Another champion of men in dresses, London designer Jonathan Anderson has been a force for gender-blending for several seasons with his J.W. Anderson label. Quieter than Westwood, though no less radical, Anderson effectively channels the shock of seeing a flouncy mini-skirt on a man's albeit ectomorphic body on the runway — enough to catch the attention of LVMH, who've installed him at the helm of the Spanish label Loewe.
Inspired by their own grooming rituals, Marc Jacobs and Tom Ford have both introduced unisex cosmetics of late, ranging from lip balm to brow mousse. They share the opinion that men should be able to openly peruse and purchase make-up without embarrassment or ridicule. Would they earn more in the process? Definitely. However the sentiment seems genuine.
Meanwhile, it's full steam ahead for Brooklyn's own sexless label, Hood By Air, which has not only been picked up by Barneys, but launched an e-store of its own. HBA joins a raft of other labels that have long embraced gender-less dressing: Jean Paul Gaultier, Acne Studios, Gareth Pugh, Rad Hourani, and the footwear label Underground.
Vivienne Westwood Worlds End X Opening Ceremony
Vivienne Westwood Worlds End X Opening Ceremony
Vivienne Westwood Worlds End X Opening Ceremony
It's a sad day — and wake-up call — for fans of over-the-top, form-over-function vanguardism. Today came news that Viktor & Rolf will end its ready-to-wear line at the close of the fall 2015 season. They'll forgo the runway in March in favor of a smaller presentation. Further, their standalone store in Paris, which opened less than two years ago, will be jettisoned, as well as the men's line, presumably. However, the core of the business, couture and fragrances (Flowerbomb remains a global top-seller), will remain intact — so not a complete loss.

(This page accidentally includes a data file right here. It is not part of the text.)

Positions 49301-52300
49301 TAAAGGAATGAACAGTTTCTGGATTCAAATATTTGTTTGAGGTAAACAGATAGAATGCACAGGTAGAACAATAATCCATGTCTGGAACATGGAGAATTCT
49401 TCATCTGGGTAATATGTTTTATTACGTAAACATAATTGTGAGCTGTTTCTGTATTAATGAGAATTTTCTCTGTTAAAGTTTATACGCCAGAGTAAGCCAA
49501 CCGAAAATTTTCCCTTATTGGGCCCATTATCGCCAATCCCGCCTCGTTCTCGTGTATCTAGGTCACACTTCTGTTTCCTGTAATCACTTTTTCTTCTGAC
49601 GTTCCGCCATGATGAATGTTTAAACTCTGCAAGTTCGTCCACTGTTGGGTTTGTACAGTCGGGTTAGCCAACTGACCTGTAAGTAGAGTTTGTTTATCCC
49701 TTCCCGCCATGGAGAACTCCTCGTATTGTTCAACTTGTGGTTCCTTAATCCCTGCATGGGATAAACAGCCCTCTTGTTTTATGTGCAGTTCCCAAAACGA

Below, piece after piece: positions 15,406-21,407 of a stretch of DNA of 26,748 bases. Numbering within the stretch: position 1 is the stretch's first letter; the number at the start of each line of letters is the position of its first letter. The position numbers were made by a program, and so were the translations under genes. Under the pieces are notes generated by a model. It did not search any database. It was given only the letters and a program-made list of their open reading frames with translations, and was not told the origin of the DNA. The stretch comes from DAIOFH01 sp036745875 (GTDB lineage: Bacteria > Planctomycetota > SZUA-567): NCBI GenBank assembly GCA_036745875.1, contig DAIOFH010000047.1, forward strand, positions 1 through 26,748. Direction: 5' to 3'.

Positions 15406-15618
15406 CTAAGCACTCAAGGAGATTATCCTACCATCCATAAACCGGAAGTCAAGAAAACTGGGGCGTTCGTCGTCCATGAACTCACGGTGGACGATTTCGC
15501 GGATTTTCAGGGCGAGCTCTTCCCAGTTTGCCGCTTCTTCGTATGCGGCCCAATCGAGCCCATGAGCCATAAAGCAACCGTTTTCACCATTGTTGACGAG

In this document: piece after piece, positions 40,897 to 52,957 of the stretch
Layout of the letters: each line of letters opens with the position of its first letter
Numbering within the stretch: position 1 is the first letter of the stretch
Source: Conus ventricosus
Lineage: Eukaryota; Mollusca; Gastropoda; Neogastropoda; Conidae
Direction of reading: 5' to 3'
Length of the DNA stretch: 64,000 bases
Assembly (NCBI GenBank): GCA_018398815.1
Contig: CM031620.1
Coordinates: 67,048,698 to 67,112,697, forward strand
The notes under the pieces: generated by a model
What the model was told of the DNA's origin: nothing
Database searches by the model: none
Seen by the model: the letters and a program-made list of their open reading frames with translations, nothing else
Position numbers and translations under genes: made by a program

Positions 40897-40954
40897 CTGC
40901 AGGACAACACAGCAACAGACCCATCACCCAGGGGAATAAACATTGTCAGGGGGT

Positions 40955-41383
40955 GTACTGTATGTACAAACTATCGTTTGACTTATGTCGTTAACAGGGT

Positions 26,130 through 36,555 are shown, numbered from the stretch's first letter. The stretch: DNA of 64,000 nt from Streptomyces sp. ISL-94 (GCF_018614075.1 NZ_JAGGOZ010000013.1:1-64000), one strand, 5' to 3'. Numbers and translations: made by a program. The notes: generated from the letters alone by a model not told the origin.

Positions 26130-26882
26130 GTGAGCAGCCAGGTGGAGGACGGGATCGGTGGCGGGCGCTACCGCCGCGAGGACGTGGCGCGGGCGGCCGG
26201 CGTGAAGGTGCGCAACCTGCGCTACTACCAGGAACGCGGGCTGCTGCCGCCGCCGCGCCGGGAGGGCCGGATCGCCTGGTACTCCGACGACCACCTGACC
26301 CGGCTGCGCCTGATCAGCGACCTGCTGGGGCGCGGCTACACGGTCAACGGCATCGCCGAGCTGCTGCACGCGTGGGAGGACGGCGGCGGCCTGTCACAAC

The Dutch duo, whose company was acquired by Only the Brave's Renzo Rosso in 2008, has seemed increasingly at odds with the accelerating pace and demands of RTW. "We feel a strong need to refocus on our artistic roots. We have always used fashion to communicate, it is our primary means of artistic expression," Viktor Horsting told WWD, adding, "[We] started to feel creatively restricting. By letting go of it, we gain more time and freedom.”
Last year, the French label Faith Connexion, created in 2004, reinvented itself as a collective of designers and artists in an effort to tap into the power of groupthink.
In addition, Alexandre Allard, a French entrepreneur and former Balmain shareholder, acquired the brand and moved its headquarters to the Hotel de Pourtalès, a sumptuous 19th-century hotel particulier smack in the 8th arrondissement. He then assembled the new team of creatives, many of whom worked at Balmain. The fall 2015 men's collection, the first for the brand, was presented during the Paris shows in January — an assortment of popular styles, including rock, sportswear, punk, preppy, and glam. Meanwhile, the Finnish designer Petteri Hemmila, who also hails from Balmain, created dandyish feather brooches.
The new endeavor was celebrated at a bash attended by fashion's current rap darling, Zebra Katz, who's modeled the collection in a series of soon-to-be-released images. Plus we hear there's more Zebra Katz-Faith Connexion news to come.